Thursday, May 12, 2016

Design just has to work

     Certain things are so iconic, so ubiquitous that it's odd to think that someone designed them, and they have an official name, like this classic of industrial seating, the GF 40/4 Chair, designed by David Rowland, who spent eight years, from 1956 to 1964, perfecting it.
    I noticed the chair last week at the Art Institute of Chicago in, appropriately enough, an exhibit on the influence of architects on chairs (and some people think the Van Gogh bedrooms are the most exciting thing going on there now!)  The "GF" in its name is for "General Fireproofing," the Youngstown, Ohio company that made a variety of iconic office furniture: swivel desk chairs, metal bookshelves, generic office desks. The "40/4" part of its name is because 40 chairs can be stacked four feet high. It was shunned by "skeptical manufacturers," according to the exhibit, who didn't believe the wiry chair could support human weight and stand up to hard use. Until Skidmore, Owings and Merrill ordered 17,000 for the new University of Illinois at Chicago campus in 1964, and General Fireproofing happily took the job. Millions more of the chairs have been made since then, though I would bet many of those original  U of I chairs are still in service. A reminder that design doesn't have to be beautiful; it just has to work, in order to endure.


  1. I've sat in this chair & knockoffs. It's fairly comfortable.
    Compare that to the Wassily Chair, which is a pathetic joke & extremely uncomfortable.
    Many architects decided that the standard chair wasn't any good & designed their own.
    Frank Lloyd Wright did that & his chairs are miserable to sit on. He designed an officel chair for Johnson Wax that had only three legs. People fell off them if they crossed their legs, so he was forced to make them with four legs.

    1. Frank Lloyd Wright never seemed to give a damn about whether anything he designed, from chairs to buildings, was practical or usable. The goofy roof he conjured for the Johnson Wax building chronically leaked, and when the CEO complained about dripping on his desk, Wright airily told him to move the desk. He would design mostly-glass houses that were impossible to heat or cool, doorways that knocked the hats off normal-sized people. Wright belongs in the Chicago Academy of the Overrated, between a Chicago hot dog and a 16-inch softball.

      Bitter Scribe

    2. There's not a damned thing overrated about Chicago hot dogs or 16" softball!
      The main Johnson Wax Building no longer leaks, as they put another greenhouse type roof over it.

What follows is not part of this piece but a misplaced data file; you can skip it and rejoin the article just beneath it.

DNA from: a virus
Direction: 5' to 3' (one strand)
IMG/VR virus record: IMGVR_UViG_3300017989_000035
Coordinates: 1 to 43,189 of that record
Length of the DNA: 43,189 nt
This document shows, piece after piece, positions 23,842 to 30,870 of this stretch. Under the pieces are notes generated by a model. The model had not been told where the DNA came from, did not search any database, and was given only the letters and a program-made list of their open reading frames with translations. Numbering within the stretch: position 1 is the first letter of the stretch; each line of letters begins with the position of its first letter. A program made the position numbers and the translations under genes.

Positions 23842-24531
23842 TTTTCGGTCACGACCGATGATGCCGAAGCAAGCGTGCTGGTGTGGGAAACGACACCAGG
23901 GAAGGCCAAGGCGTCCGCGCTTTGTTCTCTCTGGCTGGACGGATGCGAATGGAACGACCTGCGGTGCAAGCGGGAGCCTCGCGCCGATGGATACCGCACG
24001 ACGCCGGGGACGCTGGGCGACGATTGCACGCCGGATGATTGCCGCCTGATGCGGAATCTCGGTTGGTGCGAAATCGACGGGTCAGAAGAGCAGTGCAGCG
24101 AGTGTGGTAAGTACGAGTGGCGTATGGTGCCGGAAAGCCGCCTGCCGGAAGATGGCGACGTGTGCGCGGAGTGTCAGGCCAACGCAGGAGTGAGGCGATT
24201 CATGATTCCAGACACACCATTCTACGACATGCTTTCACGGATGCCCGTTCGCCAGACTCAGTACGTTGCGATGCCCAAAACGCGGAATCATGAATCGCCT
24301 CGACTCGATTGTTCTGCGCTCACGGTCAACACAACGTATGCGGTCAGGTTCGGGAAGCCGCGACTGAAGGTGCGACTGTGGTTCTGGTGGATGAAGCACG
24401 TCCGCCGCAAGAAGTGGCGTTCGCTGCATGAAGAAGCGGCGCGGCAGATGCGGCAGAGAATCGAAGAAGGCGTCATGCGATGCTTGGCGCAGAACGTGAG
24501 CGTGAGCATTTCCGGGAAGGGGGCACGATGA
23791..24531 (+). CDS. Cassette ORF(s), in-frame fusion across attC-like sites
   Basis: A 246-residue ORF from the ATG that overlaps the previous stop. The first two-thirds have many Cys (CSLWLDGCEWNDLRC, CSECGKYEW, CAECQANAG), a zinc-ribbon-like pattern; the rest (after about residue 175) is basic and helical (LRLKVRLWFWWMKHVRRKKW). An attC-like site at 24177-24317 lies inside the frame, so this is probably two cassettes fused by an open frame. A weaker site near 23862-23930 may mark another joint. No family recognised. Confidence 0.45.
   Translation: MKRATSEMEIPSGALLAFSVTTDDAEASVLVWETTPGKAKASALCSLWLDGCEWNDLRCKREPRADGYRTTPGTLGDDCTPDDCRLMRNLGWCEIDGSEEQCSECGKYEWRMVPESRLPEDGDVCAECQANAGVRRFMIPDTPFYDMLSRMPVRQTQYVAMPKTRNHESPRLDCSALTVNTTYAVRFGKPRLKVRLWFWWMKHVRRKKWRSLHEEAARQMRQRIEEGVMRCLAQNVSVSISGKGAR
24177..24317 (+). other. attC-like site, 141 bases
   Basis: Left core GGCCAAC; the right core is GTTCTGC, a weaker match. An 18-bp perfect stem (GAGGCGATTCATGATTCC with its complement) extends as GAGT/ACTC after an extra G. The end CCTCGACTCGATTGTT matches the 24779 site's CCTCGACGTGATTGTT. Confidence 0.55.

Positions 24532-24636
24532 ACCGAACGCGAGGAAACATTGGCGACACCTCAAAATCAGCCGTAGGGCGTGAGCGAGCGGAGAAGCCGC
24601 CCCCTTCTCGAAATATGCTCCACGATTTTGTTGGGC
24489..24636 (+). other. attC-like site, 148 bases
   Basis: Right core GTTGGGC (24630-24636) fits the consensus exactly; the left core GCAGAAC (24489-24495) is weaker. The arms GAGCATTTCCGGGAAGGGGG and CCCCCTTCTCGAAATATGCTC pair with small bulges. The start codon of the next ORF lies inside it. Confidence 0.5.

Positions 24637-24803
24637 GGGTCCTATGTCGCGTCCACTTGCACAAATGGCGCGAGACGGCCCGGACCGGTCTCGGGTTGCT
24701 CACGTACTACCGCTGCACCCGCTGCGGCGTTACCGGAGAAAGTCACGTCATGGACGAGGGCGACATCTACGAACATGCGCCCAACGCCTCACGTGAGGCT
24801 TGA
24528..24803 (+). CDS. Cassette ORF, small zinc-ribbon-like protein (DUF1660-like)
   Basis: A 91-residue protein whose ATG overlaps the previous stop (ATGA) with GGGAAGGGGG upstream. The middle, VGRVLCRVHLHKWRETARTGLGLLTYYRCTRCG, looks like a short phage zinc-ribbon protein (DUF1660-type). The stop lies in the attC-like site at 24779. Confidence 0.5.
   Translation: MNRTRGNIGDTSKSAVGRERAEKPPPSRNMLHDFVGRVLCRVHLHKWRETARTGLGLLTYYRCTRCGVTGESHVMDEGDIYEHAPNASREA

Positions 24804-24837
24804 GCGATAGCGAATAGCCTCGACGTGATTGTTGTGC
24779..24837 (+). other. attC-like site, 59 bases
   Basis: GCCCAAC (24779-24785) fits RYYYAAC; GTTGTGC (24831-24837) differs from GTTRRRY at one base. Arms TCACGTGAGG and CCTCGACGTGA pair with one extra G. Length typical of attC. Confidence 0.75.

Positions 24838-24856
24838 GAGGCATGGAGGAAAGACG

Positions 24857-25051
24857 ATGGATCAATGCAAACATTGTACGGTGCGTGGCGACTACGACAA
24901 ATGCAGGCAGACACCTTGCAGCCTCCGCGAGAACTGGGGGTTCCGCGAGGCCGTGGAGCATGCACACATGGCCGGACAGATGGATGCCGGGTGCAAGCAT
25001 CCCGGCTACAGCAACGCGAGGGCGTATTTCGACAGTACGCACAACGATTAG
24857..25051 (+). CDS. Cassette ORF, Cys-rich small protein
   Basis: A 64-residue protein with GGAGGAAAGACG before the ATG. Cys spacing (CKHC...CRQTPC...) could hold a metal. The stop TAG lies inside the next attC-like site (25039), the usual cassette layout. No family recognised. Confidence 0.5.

Wright's ceilings & doorways were low because he was really short.

    3. I had the privilege of being able to attend a few get-togethers at Wright's Brown House, and it didn't seem to be the least bit uncomfortable. Mr. and Mrs. Brown lived there for decades, and they adored it.
      I agree, Clark St., nothing overrated at all about those. I've been wanting to play some mushball, but no one really knows what I'm talking about here.

    4. had a couple of Wassily chairs i bought at a garage sale, and found them quite comfortable. but then, i'm 6'4" with very long legs.
      alas, my wife made me get rid of them when we got married.

  2. Yes, we are still sitting on those chairs at UIC.

  3. My daughter bought us a couple of very expensive "designer" chairs a few years ago, hammocky seats of leather with chrome supports, attractive and serviceable (except if you need to stand on them to change a light bulb), but I would replace them in a minute with the 40/4 if I could. When burglars broke into my house, they took a $700 TV and a $1000 computer and left the chairs, which cost twice as much and would have been a lot easier to carry. I'm going to put price tags on the chairs now in hopes that next time someone breaks in he leaves me my TV and computer and takes those damned chairs.


  4. Probably the most famous modern chair is the one designed by Miees van der Rohe and Lily Reich for the 1929 International Exposition in Barcelona. Unlike, say, the torture devices Frank Lloyd Wright was in the habit of designing, they are quite comfortable. I recall many hours spent studying sitting in one in the lobby of the Social Sciences Building on 60th Street.

    Tom Evans

  5. I have a nice metal folding chair I sit on at work....



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